Shakespeare knew it even then. Day 6 of #25daysofgood

I subbed at my kids’ school

today, the ghost of Macbeth reincarnated 

in prose. The ancient ambition for tyranny never dies,

as if Shakespeare knew then the voices of pink-faced

youth would rise and fall and try

to understand

when the hurlyburly’s done, life

is but a walking shadow.


My kids’ school and Shakespeare are good.

What’s YOUR good?

🔎 Find the good.

📸 Snap a picture.

📲 Share it on social media.


Dear Reader, Orange you glad?

It’s an old knock-knock joke, isn’t it?

Orange you glad I didn’t say banana, right?

I don’t know about where you live, but here in central Indiana, the cicadas are humming, rows of corn are browning near the ground, and hints of yellow spot the leaves on the trees.  Autumn is definitely arriving on what’s left of receding summer breezes.

That has me thinking about orange.

Orange pumpkins.

Yellow-orange school buses.

Orange gourds and the orangey brown of melted caramel on apples.

Orange leaves.

Orange mums.

And orange books.

I took a walk around all the bookshelves in our home and pulled out the ones with orange spines, just for fun. Turns out I have quite a few, and a good variety, too, which feature variations of heart-warming orange:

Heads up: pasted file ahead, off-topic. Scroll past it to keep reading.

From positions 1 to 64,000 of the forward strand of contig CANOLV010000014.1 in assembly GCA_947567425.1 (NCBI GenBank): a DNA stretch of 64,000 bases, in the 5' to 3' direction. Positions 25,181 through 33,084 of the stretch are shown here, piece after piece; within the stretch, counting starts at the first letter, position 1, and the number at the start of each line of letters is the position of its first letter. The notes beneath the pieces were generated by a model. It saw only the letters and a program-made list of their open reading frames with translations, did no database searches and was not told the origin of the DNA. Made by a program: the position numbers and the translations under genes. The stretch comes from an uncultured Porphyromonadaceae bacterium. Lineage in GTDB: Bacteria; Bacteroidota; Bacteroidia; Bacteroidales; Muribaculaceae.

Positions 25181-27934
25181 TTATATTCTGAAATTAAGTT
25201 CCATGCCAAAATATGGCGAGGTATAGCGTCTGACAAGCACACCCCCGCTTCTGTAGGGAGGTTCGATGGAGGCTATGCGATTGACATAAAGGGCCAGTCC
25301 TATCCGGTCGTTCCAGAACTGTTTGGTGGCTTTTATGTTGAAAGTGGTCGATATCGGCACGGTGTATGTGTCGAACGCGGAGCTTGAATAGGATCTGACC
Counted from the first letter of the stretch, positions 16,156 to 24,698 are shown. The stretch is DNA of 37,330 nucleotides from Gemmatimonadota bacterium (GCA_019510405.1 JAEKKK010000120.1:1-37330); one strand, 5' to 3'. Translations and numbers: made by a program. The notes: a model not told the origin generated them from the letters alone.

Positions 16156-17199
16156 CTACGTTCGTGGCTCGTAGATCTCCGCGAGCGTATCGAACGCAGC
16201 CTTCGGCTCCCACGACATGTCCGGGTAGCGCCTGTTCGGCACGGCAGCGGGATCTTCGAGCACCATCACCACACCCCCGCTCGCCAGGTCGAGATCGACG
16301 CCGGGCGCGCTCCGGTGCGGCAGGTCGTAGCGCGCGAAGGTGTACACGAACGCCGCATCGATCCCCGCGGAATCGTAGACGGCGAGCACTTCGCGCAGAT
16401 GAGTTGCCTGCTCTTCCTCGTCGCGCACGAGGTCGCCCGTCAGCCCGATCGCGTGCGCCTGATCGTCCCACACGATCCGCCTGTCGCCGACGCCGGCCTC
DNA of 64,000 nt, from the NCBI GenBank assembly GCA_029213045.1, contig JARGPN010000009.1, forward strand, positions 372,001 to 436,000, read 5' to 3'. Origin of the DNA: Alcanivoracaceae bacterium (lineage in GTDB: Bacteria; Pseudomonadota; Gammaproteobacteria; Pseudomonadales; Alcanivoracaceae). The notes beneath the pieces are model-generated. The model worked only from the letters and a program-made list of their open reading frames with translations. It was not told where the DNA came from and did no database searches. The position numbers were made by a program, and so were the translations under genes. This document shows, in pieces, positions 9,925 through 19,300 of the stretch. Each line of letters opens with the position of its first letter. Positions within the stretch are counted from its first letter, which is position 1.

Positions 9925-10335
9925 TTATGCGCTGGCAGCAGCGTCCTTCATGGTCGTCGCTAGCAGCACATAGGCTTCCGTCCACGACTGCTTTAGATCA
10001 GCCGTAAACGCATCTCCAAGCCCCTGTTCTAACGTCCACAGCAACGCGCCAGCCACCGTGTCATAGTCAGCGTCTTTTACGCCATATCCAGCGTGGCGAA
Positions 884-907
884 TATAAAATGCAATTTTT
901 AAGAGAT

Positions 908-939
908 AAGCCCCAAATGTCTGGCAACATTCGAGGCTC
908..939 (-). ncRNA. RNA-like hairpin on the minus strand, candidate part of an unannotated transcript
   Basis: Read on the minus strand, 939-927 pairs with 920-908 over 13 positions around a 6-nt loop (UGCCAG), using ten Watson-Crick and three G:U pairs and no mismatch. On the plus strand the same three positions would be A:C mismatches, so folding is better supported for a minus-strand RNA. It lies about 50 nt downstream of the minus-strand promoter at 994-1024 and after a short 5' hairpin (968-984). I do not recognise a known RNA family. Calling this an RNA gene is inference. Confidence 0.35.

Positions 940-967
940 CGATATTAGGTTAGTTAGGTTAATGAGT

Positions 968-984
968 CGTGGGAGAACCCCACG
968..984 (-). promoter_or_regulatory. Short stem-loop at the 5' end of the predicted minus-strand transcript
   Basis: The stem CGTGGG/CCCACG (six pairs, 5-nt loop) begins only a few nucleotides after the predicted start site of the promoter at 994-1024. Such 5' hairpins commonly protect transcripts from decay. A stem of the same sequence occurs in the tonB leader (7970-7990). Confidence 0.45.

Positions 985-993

Have you read any of these?

Do you see any favorites?

Better yet, wanna share your orange books?

Post a picture on your twitter or Instagram, and be sure to put the hashtag #orangebooks at the end.

Tweet: Orange you glad you took at peek at my bookshelf? #orangebooks

And as always, dear reader, thanks for visiting today!


Dear Reader is a series I post on every week. If you’re a reader and have an idea or question you’d like me to write about, relating to books or writing or editing, etc., jot me a note and I’d be much obliged to take a stab at your request. Also, if you’d like to read all the Dear Reader posts, click here. If you like insider information into my books or writing life, be sure to sign up for my author newsletter by clicking here.

hems and notions. a poem.

i used a colored pencil to mark the seam 

against the same heel that 14 years before 

pressed against the inside 

of my belly and made me giggle with the hope of

what he will be.

I used a hot iron to stiffen the creases 

and a needle to press through the fabric 

tacking up the hem

tugging at my heart.

what’s a mama to do with the bittersweet seams

on one side, the world

on the other, emptying arms